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Safety in American schools in question

Xinhua
05 Dec 2021, 17:30 GMT+10

© Provided by Xinhua

"No American school is safe. Nor are the streets," The Chicago Sun-Times said in an editorial on Thursday, given the number of school shootings across the country this year has reached 29.

CHICAGO, Dec. 5 (Xinhua) -- A recent shooting at Oxford High School in Michigan has once again raised concerns about the safety in U.S. schools while the congress is still in dispute over the gun control issue.

"No American school is safe. Nor are the streets," The Chicago Sun-Times said in an editorial on Thursday, given the number of school shootings across the country this year has reached 29.

The editorial mentioned a deadly shooting at Oxford High School in Michigan on Tuesday which killed four students and injured seven.

The 15-year-old shooter, Ethan Crumbley, has been charged as an adult with four counts of first-degree murder and terrorism.

"It was the 651st mass shooting in America this year, according to the Gun Violence Archive. By Thursday, the number was up to 652," said the media, adding that guns have been "saturating" U.S. communities.

The incident serves as a reminder that "lockdown drills do not forestall gun violence," said The New York Times on Thursday.

More than 95 percent of U.S. schools trained their students to deal with shootings before the COVID-19 pandemic took place, said The New York Times, adding that a growing number of parents and researchers have been questioning the drills.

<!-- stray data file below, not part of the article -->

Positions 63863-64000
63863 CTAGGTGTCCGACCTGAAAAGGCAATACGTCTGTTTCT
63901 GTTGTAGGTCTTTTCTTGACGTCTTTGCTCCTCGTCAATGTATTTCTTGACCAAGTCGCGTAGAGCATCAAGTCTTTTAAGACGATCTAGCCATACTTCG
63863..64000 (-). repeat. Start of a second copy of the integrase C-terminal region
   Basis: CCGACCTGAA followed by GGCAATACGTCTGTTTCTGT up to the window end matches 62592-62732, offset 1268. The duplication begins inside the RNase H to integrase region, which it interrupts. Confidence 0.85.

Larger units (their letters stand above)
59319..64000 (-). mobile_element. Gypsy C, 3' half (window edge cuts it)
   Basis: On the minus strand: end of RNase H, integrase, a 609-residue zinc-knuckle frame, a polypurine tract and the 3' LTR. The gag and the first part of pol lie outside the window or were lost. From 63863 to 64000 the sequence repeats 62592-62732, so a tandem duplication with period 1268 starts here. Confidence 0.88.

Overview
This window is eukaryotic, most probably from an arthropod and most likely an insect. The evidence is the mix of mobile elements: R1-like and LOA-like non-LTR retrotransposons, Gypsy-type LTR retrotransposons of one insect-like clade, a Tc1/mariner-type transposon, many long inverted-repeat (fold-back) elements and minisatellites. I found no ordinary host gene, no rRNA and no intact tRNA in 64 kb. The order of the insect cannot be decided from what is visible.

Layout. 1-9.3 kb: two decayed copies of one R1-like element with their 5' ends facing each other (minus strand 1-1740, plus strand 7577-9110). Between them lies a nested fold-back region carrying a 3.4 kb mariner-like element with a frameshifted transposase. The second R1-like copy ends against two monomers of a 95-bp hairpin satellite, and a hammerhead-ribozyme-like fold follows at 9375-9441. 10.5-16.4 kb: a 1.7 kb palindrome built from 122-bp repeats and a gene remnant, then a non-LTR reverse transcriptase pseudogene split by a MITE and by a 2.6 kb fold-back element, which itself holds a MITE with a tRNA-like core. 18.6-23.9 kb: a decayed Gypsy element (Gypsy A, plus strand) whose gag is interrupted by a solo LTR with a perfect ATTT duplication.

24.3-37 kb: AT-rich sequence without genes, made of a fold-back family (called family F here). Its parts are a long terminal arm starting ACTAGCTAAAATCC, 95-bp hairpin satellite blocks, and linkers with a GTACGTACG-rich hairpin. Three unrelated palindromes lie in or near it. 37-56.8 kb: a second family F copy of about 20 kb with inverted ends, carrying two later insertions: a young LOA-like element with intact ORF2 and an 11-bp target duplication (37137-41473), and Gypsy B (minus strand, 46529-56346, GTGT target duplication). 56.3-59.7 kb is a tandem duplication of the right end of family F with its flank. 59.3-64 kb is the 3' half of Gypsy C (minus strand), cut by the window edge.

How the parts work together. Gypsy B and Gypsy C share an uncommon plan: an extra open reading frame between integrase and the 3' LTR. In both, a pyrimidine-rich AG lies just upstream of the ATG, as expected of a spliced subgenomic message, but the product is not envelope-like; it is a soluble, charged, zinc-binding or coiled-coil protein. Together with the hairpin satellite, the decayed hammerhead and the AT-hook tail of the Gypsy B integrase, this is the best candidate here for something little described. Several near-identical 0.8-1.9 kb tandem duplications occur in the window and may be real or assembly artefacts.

"There hasn't been a strong body of evidence that these drills are helping," Megan Carolan, vice president of research at the Institute for Child Success, was quoted by The New York Times as saying.

© Provided by Xinhua

The country's political divide on gun control has hardly narrowed in the wake of the fatal shooting in Michigan.

U.S. Senator Chris Murphy, a Connecticut Democrat, requested unanimous consent on Thursday to pass the Enhanced Background Checks Act of 2021, which would require more background checks for gun transfers between private parties and extend a 10-day review for gun purchases and transfers, The Guardian said in a recent report.

However, Chuck Grassley, a leading Republican on the Senate judiciary committee, objected to the move, saying that it is "hostile towards lawful gun owners and lawful firearm transactions"

"So-called universal background checks will not prevent crime and will turn otherwise law-abiding citizens into criminals," Grassley was quoted by the British media as saying.

Murphy said the Republican Party cares "more about the health of the gun industry and their profits than they do about the health of our kids."

More than 18 million guns have been bought in the United States in 2021, reported The Chicago Sun-Times, adding that more than 41,000 people across the country have been killed by guns this year.

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